Categories: AstronomyTechnology

Astronomy Without A Telescope – Say No To Mass Extinction


You may have heard that there is an 86 per cent chance that in a mere million years or so Gliese 710 will drift close enough to the solar system to perturb the Oort cloud and perhaps send a rain of comets down into the inner solar system. 

Also, you have probably heard that there are hints of a certain periodicity in mass extinction events, perhaps linked to the solar system moving through the denser parts of the galactic disk, increasing the probability of similar close encounters. 

So, the big bad is coming… sometime. It might just be a stray asteroid that’s in the wrong place at the wrong time and have little to do with what’s happening outside the solar system. In any case, we need to stay calm and carry on – and maybe print the following handy survival tips on a fridge magnet.  

Idealised fridge magnet - for us or whoever comes next.

Immediate action: Fund sky surveys.

The Spaceguard Survey is underway aiming to identify near Earth objects down to the size of 140 meters. At present the survey might be finished in ten or fifteen years and it completely missed two small objects which are thought to have hit Earth in 2002 with impact energies approaching half a kiloton. 

Uh, anyone think we could be doing more in this space? 

Medium term action (0 – 10 years): Evacuate the area 

The 2010 National Academy of Science (NAS) report uses the strange term civil defence, but really it just means run for your life (i.e. evacuate the anticipated impact site). City destroyers in the 140 meter plus range may only hit Earth every 30,000 years or so, but it doesn’t hurt to be ready. 

Mass extinction objects in the ten kilometer range may only come every 65 million years or so. If it’s one of these… bummer.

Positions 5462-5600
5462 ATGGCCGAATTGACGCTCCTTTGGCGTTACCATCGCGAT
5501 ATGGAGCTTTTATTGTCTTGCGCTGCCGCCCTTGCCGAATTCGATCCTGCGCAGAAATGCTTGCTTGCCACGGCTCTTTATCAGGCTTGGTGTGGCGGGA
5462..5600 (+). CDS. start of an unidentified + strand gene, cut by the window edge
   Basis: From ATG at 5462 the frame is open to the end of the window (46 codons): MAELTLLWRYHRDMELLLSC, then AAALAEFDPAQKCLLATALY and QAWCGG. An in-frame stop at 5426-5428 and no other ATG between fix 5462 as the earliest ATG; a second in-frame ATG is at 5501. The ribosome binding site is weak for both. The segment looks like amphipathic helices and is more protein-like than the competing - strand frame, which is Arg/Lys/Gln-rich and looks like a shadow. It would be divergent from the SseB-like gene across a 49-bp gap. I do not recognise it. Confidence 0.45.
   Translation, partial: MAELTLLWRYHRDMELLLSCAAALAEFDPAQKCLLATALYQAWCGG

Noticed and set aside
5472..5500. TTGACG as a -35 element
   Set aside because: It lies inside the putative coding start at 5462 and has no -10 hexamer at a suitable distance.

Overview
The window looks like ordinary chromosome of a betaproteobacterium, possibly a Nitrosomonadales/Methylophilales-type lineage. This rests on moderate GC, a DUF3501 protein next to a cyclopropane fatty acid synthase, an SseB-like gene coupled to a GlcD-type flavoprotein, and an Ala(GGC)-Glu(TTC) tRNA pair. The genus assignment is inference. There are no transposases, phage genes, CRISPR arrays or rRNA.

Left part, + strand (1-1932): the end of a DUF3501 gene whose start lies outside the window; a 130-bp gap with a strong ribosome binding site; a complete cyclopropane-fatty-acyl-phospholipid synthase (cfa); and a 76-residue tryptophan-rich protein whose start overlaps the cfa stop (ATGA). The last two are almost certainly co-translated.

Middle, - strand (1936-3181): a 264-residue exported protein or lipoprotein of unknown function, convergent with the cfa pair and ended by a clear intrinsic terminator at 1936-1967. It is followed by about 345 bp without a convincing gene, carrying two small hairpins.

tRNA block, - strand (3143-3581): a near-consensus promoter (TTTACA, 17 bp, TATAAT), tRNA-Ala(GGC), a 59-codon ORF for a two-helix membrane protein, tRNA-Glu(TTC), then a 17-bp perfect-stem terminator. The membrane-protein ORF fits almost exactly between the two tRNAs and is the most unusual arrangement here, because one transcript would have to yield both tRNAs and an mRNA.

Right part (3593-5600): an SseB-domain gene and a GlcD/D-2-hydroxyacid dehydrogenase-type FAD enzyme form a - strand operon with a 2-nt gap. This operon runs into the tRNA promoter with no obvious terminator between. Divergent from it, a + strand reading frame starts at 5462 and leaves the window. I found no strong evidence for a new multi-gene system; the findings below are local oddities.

Long-term action (10 years plus): Call Roger Ramjet   

If we do have around 10 years notice, there’s maybe enough time to launch some of the nifty technology solutions we have at least developed on paper. Gravity tugs and mirror bees and various other deflection devices are recommended to deflect objects threatening to pass through a gravitational keyhole and shift onto a collision course next time around. 

If the object is already on collision course, no-one’s ruling out ‘instantaneous force’ (IF) options, which are either crashing something into it (‘kinetic impact’) or just nuking it – although the NAS report notes a 500% uncertainty about the possible trajectory change resulting from an IF. Ideally, a ‘full deflection campaign’ involves an IF primary deflection followed by subsequent shepherding of one or more fragments onto a safer trajectory via your preferred deflection device.

And look, if it does all goes bad at least the next order of intelligent Earthlings might dig up all these fridge magnets with mysterious symbols printed on them and be able to figure out where we went wrong. My money is on the birds. 

Recommended reading: 

The Association of Space Explorers’ International Panel (chaired by Russell ‘Rusty’ Schweickart) report. Asteroid Threats: A Call For Global Response. 

 National Research Council report. Defending Planet Earth: Near-Earth Object Surveys and Hazard Mitigation Strategies. Final Report.

Steve Nerlich

Steve Nerlich is a very amateur Australian astronomer, publisher of the Cheap Astronomy website and the weekly Cheap Astronomy Podcasts and one of the team of volunteer explainers at Canberra Deep Space Communications Complex - part of NASA's Deep Space Network.

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